- Not everything is a ranking factor. Some are for usability, accessibility, and branding. And some of these may not apply to you.
1. Meta Tags
- Title Tags – You should include a title with every page on your website. It provides web crawlers with context for indexing and ranking while providing visitors with an insight into your content. Your title should be kept under 70 characters. Doing so will keep your titles from being shortened at the tops of browsers or tabs where they are normally displayed
- Description Tags – Optimize the description portion of your markup by ensuring there is a maximum length, with spaces, of no more than 200 characters. Though the description has no value for search ranking, it adds usability and can either drive traffic to or away from, your website. Anything over that character count can result in your descriptions being truncated, or maybe not even being used within SERPs.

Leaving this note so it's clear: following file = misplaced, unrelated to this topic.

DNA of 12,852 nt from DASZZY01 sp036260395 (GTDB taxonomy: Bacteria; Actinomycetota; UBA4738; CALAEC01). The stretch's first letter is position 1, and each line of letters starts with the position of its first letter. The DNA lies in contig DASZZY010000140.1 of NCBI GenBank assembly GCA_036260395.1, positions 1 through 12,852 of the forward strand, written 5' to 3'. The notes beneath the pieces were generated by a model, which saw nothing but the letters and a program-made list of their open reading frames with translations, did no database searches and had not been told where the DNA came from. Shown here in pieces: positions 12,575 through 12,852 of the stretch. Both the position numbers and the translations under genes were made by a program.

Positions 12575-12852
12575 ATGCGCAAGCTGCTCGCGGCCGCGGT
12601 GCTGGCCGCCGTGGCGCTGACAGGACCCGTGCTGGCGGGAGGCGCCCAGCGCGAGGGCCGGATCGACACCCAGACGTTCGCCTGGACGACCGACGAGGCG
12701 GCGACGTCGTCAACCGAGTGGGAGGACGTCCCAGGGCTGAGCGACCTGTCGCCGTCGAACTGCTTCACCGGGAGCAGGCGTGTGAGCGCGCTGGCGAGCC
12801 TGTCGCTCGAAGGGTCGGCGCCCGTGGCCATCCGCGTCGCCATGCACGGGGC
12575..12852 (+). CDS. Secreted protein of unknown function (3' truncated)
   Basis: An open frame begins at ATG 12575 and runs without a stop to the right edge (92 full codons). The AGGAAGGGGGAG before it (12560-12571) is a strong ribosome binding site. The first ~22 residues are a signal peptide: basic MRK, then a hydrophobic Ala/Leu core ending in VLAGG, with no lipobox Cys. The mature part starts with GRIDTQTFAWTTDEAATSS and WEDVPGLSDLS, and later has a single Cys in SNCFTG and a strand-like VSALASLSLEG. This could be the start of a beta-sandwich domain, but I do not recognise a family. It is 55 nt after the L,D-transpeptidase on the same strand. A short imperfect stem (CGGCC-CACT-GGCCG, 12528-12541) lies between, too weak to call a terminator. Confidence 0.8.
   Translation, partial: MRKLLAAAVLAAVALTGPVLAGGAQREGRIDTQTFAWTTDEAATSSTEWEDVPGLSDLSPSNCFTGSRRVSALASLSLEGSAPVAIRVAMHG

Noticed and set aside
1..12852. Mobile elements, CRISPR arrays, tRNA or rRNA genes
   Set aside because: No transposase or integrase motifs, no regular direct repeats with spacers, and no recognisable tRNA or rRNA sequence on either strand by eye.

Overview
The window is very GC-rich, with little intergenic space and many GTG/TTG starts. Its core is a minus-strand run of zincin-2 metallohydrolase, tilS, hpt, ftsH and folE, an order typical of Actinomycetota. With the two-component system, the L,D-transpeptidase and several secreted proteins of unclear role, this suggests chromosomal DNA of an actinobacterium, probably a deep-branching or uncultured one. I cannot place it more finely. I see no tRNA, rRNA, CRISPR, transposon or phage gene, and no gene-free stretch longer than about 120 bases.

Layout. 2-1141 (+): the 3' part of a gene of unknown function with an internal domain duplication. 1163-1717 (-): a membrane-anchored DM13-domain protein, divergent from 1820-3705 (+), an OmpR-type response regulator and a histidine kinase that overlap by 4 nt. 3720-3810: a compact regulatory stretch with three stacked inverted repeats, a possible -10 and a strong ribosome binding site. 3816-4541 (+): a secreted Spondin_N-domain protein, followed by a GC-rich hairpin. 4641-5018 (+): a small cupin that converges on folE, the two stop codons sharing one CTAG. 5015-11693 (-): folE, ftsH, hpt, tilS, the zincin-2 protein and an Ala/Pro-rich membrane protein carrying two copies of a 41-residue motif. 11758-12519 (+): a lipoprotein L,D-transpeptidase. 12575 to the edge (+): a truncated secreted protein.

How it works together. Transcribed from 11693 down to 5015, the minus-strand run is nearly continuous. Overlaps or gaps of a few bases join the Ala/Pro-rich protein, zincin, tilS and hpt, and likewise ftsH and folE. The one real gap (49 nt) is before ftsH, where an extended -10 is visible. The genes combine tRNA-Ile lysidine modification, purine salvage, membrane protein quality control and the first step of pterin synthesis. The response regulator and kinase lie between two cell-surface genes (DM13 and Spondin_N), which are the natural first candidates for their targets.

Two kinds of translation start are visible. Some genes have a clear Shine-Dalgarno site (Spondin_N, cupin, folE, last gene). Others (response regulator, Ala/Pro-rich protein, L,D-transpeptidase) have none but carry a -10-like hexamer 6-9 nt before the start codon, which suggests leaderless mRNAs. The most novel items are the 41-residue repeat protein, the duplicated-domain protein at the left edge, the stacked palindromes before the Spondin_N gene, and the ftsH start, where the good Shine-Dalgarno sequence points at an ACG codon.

- Geo-Targeting – Include Geo-meta tags, which provide context for localized searches. Mobile searches rely heavily upon this metric. Use www.geo-tag.de to automatically generate Geo-meta tags.
- Language – Ensure you are using appropriate language tags. W3C recommends the use of an HTML attribute instead of the old method of using a meta entry.
- Multiple Locations – Multi-regional and multilingual sites should reflect their versatility with easy to discern navigational elements, multi-regional meta tags, and text to help visitors get to the part of the site most appropriate for them.
- Hreflang Attribute – HTML markup using the hreflang attribute should be utilized to allow browsers and search engines to control for language automatically.
- Canonical Tags – Employ canonical tags to keep from being penalized for duplicate text. In situations where your website’s information needs to appear in more than one place, this coding element lets Google and other search engines know you are not trying to game the system.